What is the Best Age to Teach a Child to Swim?

The question people ask after “When is the earliest my can take swimming lessons?” is usually, “What is the best age to teach a child to swim?”. Exposure to water and building water confidence can start as young as three months old. If you want to mitigate the fear of water, a swimming lesson can help. The best age for learning is between four and seven years old. Children at this age begin to learn and retain information. 

The ideal time to start your child in a swimming program depends partially on the parent and the child’s interests. If you live somewhere with easy access to a pool or bodies of water, ensure your child is water ready. The teaching style should be encouraging and lessons should include safety skills such as floating on one’s back and controlled breathing.

“Kids won’t really become competent swimmers until age six or seven,” says Terri Lees — a Red Cross instructor and trainer who’s part of the organization’s Scientific Advisory Council. But it’s a slow progression, she says. Just like a child slowly progresses from immobile to walking over months. So starting at four or five can be helpful,” she says. 

Will starting swim lessons early help your child learn to swim faster? Probably not.

Here’s an older study about children’s readiness for learning the front crawl swim stroke. The research suggests whether kids start lessons at two, three or four years of age, they learn to swim well at the same average age of five and half years old. However, it’s up to you to gauge when your child should learn to swim. After all, you know your child best. Stay informed so you can make the best decision for your child.

Reduce the Risk of Drowning

A 2009 U.S. study found an 88% reduction in drowning risk in kids ages one to four who had taken swimming lessons. Researchers identified 61 drownings and compared victims to children in the same communities who were similar in age and gender.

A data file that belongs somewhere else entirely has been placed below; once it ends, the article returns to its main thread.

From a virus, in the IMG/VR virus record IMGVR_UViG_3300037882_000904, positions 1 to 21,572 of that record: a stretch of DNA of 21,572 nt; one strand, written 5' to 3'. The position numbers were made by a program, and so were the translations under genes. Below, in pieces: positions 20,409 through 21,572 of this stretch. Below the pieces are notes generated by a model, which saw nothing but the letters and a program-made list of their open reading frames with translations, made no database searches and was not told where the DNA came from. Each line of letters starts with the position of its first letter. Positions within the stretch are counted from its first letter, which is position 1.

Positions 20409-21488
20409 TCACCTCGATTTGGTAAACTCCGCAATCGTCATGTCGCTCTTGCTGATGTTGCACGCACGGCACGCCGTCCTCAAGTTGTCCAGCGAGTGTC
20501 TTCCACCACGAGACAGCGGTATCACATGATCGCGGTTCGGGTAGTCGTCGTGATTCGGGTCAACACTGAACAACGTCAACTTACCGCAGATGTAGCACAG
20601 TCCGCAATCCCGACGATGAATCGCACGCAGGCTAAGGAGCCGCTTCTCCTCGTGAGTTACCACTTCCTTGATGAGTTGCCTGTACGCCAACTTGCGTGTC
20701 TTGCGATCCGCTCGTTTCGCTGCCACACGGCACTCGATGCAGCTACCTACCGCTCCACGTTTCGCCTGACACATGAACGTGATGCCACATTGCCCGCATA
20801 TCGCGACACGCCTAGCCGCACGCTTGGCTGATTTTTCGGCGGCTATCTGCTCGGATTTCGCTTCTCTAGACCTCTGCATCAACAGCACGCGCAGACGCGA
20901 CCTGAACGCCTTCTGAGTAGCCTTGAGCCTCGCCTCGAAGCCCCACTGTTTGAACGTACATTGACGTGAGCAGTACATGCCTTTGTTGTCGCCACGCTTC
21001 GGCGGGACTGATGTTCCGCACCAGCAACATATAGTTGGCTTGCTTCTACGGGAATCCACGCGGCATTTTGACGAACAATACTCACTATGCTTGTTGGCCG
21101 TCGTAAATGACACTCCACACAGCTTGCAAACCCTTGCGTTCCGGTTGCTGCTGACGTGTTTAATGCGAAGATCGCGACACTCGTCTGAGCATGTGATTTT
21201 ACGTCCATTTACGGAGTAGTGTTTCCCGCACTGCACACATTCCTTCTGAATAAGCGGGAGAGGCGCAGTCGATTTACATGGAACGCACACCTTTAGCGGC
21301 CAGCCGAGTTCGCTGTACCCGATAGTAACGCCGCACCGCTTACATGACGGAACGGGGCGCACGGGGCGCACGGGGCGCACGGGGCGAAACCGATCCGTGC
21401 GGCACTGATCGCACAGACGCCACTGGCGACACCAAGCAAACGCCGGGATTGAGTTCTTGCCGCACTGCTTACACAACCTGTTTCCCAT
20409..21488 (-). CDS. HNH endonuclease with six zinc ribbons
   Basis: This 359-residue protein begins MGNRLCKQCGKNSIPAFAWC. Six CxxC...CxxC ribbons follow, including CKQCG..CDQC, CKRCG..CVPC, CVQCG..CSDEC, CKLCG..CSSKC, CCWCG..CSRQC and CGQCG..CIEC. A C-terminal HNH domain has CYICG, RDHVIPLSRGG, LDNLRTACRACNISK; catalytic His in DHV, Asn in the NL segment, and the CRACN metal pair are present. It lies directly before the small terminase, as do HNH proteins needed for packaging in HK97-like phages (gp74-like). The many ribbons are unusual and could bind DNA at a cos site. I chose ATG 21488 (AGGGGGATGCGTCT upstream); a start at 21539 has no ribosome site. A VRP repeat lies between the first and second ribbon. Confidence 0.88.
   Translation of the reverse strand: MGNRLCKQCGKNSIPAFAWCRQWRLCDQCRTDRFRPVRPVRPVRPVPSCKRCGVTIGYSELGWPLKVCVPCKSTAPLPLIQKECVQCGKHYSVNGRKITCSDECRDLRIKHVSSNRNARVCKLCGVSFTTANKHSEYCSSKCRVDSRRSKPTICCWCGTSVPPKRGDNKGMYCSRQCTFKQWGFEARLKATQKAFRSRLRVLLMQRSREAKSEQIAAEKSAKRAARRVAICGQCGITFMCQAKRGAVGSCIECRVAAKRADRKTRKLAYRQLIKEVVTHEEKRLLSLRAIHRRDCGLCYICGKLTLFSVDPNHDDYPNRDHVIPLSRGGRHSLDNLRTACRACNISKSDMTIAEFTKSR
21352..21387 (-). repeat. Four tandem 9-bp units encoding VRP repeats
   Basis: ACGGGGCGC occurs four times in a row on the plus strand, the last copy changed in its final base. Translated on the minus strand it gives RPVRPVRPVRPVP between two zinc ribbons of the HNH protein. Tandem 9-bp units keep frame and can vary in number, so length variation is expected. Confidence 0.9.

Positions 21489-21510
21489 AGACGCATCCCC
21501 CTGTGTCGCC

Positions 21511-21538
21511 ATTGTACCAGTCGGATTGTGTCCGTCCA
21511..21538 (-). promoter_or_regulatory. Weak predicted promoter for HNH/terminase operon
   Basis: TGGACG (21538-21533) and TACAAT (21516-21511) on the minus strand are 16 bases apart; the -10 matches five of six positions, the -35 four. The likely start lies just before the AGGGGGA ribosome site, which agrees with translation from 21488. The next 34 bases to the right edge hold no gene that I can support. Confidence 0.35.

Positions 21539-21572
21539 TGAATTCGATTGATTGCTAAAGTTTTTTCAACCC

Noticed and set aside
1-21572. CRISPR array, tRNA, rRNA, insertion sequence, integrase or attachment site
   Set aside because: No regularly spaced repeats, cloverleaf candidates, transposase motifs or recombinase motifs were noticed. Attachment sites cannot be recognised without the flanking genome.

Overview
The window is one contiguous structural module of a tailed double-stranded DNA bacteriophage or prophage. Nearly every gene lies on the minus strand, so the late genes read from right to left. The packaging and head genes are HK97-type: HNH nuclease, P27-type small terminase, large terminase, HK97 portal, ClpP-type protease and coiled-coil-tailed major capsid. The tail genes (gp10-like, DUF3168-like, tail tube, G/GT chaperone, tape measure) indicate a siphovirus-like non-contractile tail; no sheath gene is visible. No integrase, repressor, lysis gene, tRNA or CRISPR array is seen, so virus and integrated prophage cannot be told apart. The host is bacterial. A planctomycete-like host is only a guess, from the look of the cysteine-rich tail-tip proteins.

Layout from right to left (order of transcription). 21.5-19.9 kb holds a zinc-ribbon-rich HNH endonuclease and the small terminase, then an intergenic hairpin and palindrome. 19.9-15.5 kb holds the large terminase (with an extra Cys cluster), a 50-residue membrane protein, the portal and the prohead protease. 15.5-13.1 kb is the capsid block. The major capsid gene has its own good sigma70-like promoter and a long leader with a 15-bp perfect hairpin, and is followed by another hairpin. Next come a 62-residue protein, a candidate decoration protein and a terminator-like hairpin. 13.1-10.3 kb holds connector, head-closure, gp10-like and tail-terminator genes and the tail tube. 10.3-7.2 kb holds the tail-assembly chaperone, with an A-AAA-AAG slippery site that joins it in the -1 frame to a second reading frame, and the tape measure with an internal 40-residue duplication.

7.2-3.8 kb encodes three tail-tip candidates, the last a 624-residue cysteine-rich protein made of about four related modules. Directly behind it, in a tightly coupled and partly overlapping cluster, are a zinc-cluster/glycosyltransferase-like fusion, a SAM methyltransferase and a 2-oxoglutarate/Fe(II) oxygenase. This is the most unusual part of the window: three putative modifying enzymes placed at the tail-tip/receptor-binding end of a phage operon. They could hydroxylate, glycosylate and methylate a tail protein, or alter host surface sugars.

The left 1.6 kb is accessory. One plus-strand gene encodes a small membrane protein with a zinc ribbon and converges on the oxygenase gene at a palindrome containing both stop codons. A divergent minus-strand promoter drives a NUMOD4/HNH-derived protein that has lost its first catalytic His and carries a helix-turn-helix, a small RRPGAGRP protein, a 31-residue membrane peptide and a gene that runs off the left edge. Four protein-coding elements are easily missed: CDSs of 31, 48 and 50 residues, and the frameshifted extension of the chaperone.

“The sample was indeed small,” says study author Ruth Brenner, an investigator at the National Institute of Child Health and Human Development. “While its size limits wider extrapolations, the study did show swimming instruction reduced rather than increased risk,” she says. A similar study conducted in China found swimming lessons reduced drowning risk by 40%.

The National Drowning Prevention Alliance suggests choosing swim lessons that include water safety programs. It keeps your child safer in the pool and anywhere they go swimming. Children should develop skills over time and understand the importance of staying safe and having fun in the water.

“Adults should never consider their child drown-proof,” the group says.

Parents play a role in their child’s water safety. Accidents can happen. That’s why you child-proof your pool when it’s not in use. 

Speak to your Pediatrician

“Don’t force the issue,” says the American Academy of Pediatrics (AAP).

Swim instructor isn’t a must for babies or young toddlers — it isn’t for every tot either.  The group supports swimming lessons for children ages one and older. That’s only if the children show signs of water readiness and are exposed to water frequently.